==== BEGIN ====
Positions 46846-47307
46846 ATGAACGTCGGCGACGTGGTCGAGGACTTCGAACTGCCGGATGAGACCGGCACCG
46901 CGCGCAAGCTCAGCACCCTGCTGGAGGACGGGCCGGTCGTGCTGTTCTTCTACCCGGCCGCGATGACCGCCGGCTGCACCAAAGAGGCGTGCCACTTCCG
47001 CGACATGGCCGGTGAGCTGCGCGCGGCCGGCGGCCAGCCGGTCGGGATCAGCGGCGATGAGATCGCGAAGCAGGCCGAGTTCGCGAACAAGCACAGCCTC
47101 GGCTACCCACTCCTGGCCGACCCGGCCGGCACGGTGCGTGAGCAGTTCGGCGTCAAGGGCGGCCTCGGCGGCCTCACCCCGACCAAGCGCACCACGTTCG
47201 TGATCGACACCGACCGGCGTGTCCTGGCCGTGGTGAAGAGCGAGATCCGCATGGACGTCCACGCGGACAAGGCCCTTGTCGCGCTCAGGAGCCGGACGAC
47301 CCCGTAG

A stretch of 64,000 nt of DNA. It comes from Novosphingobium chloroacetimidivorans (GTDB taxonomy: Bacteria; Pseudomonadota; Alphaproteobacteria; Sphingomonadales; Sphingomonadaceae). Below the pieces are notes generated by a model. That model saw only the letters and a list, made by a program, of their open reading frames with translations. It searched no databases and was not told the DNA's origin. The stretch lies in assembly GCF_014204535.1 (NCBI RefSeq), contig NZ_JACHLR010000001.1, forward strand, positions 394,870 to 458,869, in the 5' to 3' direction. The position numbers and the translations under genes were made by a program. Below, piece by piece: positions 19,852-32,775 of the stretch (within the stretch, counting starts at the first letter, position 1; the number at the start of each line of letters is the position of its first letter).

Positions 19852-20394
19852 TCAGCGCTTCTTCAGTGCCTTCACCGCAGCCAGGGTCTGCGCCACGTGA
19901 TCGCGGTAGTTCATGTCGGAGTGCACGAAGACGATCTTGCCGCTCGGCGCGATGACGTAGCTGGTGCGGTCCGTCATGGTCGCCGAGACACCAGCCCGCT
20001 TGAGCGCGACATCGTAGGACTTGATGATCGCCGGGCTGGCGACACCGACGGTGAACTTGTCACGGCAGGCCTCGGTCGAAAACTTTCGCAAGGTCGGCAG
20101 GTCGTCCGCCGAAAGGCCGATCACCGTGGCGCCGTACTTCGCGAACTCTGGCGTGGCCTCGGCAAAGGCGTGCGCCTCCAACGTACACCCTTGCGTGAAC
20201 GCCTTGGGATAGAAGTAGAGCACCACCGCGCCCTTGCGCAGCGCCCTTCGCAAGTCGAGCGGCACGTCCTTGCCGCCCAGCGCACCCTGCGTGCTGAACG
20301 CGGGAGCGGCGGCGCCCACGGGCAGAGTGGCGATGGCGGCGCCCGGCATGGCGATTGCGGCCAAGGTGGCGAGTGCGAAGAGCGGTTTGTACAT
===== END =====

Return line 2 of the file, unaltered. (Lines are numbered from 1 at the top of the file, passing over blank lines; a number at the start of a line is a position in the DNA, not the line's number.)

46846 ATGAACGTCGGCGACGTGGTCGAGGACTTCGAACTGCCGGATGAGACCGGCACCG